Russia’s Strategic Missile Force (SMF) currently consists of 400 deployed intercontinental ballistic missiles (ICBM), SMF commander, Colonel-General Sergei Karakayev told TASS News Agency on December 15. “At present, the Strategic Missile Force grouping comprises about 400 intercontinental ballistic missiles with nuclear warheads of various categories of their capacity,” Karakayev said.
Furthermore, “99 percent of launchers in the Strategic Missile Force grouping are kept in a combat-ready state,” the general added.
Independent assessments in 2015 estimated that Russia has around 300 ICBMs deployed with a little over 1,000 warheads. According to an April 2016 estimate by the Bulletin of the Atomic Scientists, “Russia deploys an estimated 307 ICBMs that can carry approximately 1040 warheads, nearly 40 percent of the country’s total strategic warheads.”
As I reported previously, the Russian government announced its intention in 2015 to add around 40 new ICBMs per year (“Russia to Add 40 New ICBMs: Should the West Be Worried?”). The discrepancy between the independent estimates cited above and Karakayev statement could indeed imply that Russia succeeded in increasing its ICBM arsenal.
“The emphasis in developing the Strategic Missile Force’s perspective strike grouping will be made on its qualitative transformation and a considerable increase in the share of modern missile systems,” the commander said in the interview.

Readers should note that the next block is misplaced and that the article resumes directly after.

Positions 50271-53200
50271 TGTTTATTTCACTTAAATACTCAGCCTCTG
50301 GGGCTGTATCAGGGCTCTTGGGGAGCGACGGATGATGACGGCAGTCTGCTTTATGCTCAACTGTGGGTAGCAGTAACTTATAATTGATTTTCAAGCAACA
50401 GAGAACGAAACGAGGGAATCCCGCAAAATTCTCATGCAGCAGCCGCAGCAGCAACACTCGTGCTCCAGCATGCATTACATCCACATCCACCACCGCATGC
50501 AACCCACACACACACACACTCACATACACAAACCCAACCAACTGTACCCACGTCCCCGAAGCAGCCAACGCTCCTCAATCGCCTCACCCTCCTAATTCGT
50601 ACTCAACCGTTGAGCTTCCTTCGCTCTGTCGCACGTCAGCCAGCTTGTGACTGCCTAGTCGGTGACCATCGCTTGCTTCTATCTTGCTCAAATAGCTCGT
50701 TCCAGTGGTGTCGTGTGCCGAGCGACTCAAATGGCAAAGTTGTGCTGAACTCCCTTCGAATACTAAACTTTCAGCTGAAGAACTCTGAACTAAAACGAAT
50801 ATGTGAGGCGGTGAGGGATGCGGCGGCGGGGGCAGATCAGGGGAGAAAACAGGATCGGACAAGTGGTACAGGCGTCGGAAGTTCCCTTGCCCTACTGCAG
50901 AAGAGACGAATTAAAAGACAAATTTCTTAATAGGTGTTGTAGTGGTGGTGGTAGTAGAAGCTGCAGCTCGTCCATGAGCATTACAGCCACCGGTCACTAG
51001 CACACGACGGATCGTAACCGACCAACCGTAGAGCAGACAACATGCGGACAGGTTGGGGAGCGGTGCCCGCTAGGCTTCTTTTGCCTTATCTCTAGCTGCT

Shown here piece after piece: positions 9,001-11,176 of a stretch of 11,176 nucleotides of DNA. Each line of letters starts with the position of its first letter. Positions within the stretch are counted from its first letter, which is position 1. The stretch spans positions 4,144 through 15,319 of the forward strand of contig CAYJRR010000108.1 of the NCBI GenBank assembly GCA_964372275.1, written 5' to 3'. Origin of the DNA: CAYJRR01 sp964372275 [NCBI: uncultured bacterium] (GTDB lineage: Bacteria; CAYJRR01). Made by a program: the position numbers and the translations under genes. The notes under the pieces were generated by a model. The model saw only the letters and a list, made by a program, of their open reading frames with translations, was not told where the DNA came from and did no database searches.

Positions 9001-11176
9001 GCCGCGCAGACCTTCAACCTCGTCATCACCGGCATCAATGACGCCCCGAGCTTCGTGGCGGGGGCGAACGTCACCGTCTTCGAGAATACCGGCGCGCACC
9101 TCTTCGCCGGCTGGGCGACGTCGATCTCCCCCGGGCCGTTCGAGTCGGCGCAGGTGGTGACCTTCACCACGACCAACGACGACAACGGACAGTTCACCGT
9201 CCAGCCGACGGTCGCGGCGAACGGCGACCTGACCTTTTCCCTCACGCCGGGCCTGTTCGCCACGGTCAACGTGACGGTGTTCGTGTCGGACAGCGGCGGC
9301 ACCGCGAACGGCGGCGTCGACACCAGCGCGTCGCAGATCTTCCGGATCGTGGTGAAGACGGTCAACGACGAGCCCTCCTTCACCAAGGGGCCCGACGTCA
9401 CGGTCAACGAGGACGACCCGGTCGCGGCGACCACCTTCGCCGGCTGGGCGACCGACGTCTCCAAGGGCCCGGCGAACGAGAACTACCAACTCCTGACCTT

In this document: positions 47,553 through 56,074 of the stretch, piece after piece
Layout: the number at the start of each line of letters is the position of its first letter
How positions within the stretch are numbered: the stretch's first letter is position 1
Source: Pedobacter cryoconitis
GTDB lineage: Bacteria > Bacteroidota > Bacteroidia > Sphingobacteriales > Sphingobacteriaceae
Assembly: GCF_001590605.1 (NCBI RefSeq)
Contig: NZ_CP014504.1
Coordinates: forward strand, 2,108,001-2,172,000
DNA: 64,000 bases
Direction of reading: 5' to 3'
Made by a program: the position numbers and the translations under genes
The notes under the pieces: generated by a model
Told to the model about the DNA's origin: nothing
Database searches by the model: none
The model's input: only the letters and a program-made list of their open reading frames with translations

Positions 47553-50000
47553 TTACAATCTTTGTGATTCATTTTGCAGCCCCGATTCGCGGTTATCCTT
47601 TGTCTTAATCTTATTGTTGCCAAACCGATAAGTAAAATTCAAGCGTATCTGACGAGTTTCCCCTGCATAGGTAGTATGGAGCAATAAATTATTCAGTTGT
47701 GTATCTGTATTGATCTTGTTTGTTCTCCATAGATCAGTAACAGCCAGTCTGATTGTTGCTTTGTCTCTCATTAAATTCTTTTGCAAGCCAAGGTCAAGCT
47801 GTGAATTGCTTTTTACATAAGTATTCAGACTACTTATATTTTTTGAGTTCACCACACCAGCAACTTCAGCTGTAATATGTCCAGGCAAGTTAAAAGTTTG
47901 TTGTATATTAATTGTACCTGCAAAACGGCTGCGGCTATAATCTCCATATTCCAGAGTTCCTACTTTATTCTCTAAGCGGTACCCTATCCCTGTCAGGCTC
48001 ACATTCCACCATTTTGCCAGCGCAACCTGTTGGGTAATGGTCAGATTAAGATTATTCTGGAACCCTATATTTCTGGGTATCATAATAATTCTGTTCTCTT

“In the final account, the Strategic Missile Force will have a balanced structure and operate an optimal number of missiles designated to solve the diverse tasks of ensuring nuclear containment and Russia’s security.”
Furthermore, Karakayev said that he expects the super-heavy thermonuclear-armed ICBM RS-28 Sarmat to be operational by 2019-2020.
“Alongside the gradual withdrawal of the Voyevoda [ RS-36M] missile from service the strategic missile system Sarmat will be authorized for service and go operational. The Sarmat is a silo-based liquid propellant heavy missile. The estimated date when it may enter duty is 2019-2020,” he explained. “The decisions made by now [is to] keep the Voyevoda complex till 2022.”
The RS-28 is slated to eventually replace all Soviet era RS-36M ICBMs by the end of the next decade. Both the RS-28 and RS-36M are silo-based missile systems. As I explained elsewhere (See: “Russia Unveils 1st Image of New Intercontinental Ballistic Missile”), the RS-28 will reportedly be able to carry ten heavy or 15 (some sources say 16) lighter warheads.
The commander of the SMF also addressed the road-mobile nuclear-capable Topol-M (aka RS12M2/NATO reporting name SS-27) and the more advanced Topol MR (aka SR-24 Yars/NATO reporting name SS-27 Mod2) in the interview:
The Yars design specifics allow for launches from the sites, on which the Topol could assume combat duty only after special engineering re-equipment. Improvements have been made to the characteristics of communications means and the chassis and the missile itself has become more powerful and actually invulnerable to the enemy’s existing missile shield systems. The Yars missile warhead has also changed qualitatively.
The Yars will eventually replace older Topol-M models as the SMF’s road-mobile mainstay of its arsenal.
Furthermore, Karakayev announced that Russia will conduct more than ten ICBM test launches in 2017.